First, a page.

Greetings on this last Monday in December!
I am going to try and do an art tips blog on Mondays. This first blog is about the Oil Black Sharpie Markers.
There are great to use and when you use them in a painting, they add a nice glossy color. I painted a retro-inspired water-mixable oil painting using a variety of circles and I outlined each circle with the black sharpie marker. The sharpie was the final thing to add to the painting and it looks wonderful.
This blog is about what happens when you use additional layers of water-mixable oil paint over the marker. This painting has been a work-in-progress for a while. This is its third iteration.
I had first intended doing a painting with a red to orange to yellow gradient and then adding the oil marker in sweeping arcs over the oil paint. I decided I didn't like where it was going and gave it at least a week or so to dry. I then took gray, white, and some Prussian blue and swiped over the existing painting with a palette knife to add some texture and movement and to mostly cover up the first painting, but leave some traces coming through. Even though there was a fairly thick coat of paint, the oil marker started showing through as the paints began to dry. The second iteration didn't speak to me either and it had been sitting around the studio for at least 3-4 weeks.
This last iteration has been developing in the last 2-4 days. I took out some earth-toned paints and began to mess around and this time, I really like where it is going. It's not finished yet, but as the pink areas that I have circled suggest, neither is the oil sharpie marker. As the paint has dried, it has still begun to show through. Now, I don't mind seeing traces of the black because I am going for an antique, almost grunge-inspired look to the painting. In this case, the ever-persistent black marker is adding a nice effect and I don't mind its presence.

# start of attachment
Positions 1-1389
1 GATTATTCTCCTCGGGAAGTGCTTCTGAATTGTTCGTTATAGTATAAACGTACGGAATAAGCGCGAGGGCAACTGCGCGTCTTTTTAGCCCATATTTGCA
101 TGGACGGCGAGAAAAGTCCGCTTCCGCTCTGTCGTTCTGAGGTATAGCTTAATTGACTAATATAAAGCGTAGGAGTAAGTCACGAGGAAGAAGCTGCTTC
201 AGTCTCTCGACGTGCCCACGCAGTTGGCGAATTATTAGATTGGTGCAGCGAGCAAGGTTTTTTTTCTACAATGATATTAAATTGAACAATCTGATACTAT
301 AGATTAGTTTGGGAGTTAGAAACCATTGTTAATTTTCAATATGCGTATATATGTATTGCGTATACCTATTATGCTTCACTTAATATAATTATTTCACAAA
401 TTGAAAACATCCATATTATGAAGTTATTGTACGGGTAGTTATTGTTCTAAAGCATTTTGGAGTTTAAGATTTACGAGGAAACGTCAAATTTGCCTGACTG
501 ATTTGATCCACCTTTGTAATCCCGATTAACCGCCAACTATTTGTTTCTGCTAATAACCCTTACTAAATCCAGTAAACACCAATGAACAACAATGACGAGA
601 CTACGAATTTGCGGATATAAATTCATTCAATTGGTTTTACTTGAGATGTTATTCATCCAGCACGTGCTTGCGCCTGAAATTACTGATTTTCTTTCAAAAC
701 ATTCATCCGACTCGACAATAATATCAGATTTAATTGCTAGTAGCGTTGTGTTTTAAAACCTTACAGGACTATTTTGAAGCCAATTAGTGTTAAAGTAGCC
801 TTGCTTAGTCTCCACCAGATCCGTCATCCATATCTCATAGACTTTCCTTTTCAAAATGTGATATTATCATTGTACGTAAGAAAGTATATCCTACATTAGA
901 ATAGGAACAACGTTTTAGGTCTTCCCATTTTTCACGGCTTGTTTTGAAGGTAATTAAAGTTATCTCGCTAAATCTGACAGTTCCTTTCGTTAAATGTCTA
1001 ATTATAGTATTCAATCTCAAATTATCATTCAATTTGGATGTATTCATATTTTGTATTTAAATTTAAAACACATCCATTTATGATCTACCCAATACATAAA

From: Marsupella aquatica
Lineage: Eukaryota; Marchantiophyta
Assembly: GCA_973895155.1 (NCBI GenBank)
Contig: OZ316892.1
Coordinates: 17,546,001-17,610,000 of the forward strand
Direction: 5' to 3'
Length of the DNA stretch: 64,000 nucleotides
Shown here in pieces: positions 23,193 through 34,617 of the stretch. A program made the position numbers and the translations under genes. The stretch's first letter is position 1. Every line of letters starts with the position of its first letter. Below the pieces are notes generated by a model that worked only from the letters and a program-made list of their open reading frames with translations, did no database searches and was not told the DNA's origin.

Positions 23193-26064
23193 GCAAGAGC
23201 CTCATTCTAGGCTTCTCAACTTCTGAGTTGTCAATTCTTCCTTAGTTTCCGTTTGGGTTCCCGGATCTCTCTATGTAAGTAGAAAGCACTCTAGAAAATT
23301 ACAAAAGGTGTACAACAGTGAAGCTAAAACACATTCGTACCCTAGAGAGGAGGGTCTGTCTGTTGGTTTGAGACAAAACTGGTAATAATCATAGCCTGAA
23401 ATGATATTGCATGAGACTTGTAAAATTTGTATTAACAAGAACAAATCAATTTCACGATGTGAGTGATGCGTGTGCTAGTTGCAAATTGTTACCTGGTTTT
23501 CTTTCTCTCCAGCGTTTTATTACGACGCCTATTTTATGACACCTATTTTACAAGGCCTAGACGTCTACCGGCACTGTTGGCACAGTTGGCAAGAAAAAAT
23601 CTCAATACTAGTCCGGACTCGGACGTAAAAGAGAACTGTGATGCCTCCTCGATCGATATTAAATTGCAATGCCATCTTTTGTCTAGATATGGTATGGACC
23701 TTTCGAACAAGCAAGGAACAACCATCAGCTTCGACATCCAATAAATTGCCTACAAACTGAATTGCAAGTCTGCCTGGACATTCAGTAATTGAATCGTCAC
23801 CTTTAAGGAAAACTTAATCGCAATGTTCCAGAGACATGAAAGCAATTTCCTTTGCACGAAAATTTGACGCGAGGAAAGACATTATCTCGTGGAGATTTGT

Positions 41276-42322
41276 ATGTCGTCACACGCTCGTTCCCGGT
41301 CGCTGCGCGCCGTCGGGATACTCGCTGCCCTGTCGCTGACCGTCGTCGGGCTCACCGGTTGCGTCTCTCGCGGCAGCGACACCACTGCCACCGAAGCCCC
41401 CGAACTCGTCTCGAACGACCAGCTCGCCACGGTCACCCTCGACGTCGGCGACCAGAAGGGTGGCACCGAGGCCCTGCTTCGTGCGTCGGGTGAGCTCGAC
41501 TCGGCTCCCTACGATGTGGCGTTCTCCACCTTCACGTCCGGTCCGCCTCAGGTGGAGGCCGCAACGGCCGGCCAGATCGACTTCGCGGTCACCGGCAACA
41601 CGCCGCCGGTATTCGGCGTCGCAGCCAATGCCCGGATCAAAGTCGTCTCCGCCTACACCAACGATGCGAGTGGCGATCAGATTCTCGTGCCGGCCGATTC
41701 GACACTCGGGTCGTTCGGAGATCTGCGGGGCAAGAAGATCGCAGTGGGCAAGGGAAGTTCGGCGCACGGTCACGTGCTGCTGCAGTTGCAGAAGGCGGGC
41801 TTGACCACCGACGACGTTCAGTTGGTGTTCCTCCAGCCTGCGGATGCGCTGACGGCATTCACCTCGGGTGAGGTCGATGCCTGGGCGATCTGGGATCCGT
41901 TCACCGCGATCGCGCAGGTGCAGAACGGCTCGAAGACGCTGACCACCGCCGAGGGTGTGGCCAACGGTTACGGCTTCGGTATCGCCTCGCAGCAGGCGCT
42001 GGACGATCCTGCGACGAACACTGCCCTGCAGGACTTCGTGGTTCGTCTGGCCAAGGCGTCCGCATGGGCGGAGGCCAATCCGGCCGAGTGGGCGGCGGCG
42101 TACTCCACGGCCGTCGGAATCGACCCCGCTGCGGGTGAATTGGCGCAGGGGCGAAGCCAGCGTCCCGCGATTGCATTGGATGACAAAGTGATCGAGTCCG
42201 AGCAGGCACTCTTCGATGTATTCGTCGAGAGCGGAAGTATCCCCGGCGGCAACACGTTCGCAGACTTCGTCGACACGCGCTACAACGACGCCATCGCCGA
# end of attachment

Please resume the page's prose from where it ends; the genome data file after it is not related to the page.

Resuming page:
However, keep this in mind if you try and use oil sharpie markers underneath any layers of oil paints. Perhaps this is because my paint layers weren't thick enough, or maybe I used colors that were transparent (in the image, the light area is Titanium white mixed with a bit of Naples yellow), so I don't think that's the case. Maybe its because I am using water-mixable oil paints and this would not happen with traditional oil paints.
Whatever the reason, I wanted to share this outcome and give anyone using these markers a head's up. It looks like the oil black marker is an exceptionally strong and/or reactive color and does not want to stay hidden under multiple layers of paint. If you absolutely do not want to see traces of it, I recommend not covering it up.
Have you had any experience similar to this one? What are your thoughts? Subscribe to the website to comment on this on any other blog post.